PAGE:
Center for Career Development – University of Tennessee

University of Tennessee – Center for Career Development

Cover Letters

Cover Letter, Letter of Inquiry, or Letter of Application

A cover letter contains an explanation of or additional information about an accompanying communication, such as a resume. It is sometimes called an application letter or letter of inquiry, whether it is sent in response to a job opening or mailed to a company for which you would like to work. Employers receive hundreds of letters and resumes for each advertised position vacancy. Your letter, therefore, will have to be well written and designed to attract attention in a positive way in order to receive a favorable response.
Your cover letter should communicate something personal about yourself along with information that is specific for the division, organization or company to which the letter is being sent. This lets the reader know that you have spent some time researching the organization and writing a personal letter. Form letters elicit a negative reaction, if not a toss in the trash can.
To receive a positive response, it is imperative that you research every company to which you apply in order to give knowledgeable and specific reasons for your interest in that company and how you can meet their needs through your qualifications, experiences and personal qualities. Do not repeat your resume; use the cover letter to interpret and expand the resume, stressing relevant details in a personalized fashion. Communicate your ability to assist and support the organization. State explicitly how your background relates to the specific job; emphasize your strongest and most pertinent characteristics. The cover letter should demonstrate that you know both the company and yourself.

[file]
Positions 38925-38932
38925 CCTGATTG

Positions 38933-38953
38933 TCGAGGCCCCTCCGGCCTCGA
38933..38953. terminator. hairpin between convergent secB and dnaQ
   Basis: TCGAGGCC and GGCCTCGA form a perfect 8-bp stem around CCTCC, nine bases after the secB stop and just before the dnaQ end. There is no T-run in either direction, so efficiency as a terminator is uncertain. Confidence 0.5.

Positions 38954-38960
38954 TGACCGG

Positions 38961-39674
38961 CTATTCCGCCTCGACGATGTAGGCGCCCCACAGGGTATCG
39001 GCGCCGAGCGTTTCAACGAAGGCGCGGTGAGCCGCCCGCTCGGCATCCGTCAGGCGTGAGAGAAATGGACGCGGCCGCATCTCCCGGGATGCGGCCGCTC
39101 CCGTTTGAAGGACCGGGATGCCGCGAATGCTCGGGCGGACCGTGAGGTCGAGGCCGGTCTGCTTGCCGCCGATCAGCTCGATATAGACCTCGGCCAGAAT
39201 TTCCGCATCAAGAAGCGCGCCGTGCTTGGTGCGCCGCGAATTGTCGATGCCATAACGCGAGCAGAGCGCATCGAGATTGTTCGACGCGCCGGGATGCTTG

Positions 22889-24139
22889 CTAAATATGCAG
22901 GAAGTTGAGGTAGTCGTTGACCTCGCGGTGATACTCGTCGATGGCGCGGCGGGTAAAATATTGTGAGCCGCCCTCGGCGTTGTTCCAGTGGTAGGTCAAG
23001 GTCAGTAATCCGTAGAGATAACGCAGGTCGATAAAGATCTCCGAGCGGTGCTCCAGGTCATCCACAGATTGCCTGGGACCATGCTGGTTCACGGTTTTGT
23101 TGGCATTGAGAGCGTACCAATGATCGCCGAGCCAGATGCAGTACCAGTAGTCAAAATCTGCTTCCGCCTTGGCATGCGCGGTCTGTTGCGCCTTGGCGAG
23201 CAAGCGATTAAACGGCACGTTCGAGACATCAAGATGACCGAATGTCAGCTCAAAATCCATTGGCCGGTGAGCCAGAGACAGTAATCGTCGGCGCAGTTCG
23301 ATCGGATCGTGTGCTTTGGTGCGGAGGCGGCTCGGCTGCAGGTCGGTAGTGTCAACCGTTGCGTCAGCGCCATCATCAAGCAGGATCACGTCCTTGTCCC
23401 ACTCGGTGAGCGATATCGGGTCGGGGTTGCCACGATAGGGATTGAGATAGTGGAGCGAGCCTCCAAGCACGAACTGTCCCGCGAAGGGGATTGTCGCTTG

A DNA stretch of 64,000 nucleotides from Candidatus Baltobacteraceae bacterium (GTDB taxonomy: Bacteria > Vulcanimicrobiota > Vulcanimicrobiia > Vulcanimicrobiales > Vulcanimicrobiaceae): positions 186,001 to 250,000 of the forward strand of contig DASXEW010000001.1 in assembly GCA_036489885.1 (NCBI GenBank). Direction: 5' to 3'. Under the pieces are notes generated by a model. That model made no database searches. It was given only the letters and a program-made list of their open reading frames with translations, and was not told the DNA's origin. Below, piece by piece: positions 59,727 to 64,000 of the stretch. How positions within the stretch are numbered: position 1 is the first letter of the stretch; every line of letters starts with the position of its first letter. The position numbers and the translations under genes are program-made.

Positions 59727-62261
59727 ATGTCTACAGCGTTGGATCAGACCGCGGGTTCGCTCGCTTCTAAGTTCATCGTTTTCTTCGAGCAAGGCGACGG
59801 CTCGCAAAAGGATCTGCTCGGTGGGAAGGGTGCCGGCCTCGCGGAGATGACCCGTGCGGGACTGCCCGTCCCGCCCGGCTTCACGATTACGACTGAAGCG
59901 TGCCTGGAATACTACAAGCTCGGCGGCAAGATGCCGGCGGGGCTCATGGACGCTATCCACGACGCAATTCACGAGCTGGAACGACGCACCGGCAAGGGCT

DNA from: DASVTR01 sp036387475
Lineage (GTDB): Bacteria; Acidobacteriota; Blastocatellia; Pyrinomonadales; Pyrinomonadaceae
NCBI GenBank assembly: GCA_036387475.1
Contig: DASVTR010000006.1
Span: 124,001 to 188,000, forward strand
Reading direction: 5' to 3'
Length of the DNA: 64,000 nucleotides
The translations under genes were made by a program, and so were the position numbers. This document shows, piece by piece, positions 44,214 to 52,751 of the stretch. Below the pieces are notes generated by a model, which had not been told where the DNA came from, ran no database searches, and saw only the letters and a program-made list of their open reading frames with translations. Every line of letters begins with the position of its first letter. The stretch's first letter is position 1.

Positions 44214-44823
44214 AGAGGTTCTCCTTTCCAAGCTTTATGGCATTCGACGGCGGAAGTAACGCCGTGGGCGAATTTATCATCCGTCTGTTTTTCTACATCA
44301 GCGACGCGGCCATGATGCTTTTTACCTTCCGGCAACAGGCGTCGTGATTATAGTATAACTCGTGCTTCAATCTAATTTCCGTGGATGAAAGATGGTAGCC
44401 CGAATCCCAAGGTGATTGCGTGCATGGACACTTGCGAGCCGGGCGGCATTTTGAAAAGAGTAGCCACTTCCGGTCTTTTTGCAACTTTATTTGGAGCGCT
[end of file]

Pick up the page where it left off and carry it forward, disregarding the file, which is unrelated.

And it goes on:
Cover letters should never be duplicated. Each must be individually written and originally typed, single spaced on a good quality bond paper matching the paper used in your resume. The cover letter should be one page in length and addressed to a specific individual in charge of the department or unit in which you want to work or to the human resources department. Different employers handle resumes differently and you might want to try writing to both.
There are several formats which may be used in writing your cover letter. If you are not familiar with them, check the references in the Career Resource Center. Use simple, direct language and correct grammar. Triple check the letter to be absolutely sure there are no spelling, typographical or grammatical errors.
Remember: The letter and resume are examples of your written communication skills and organizational abilities.
See below for a cover letter example. Because your letter of application must communicate your ambition and enthusiasm in a unique and assertive manner, a sample letter has not been included. Use the guidelines to write your own letter applicable to the position and company, and to individualize your background and abilities.



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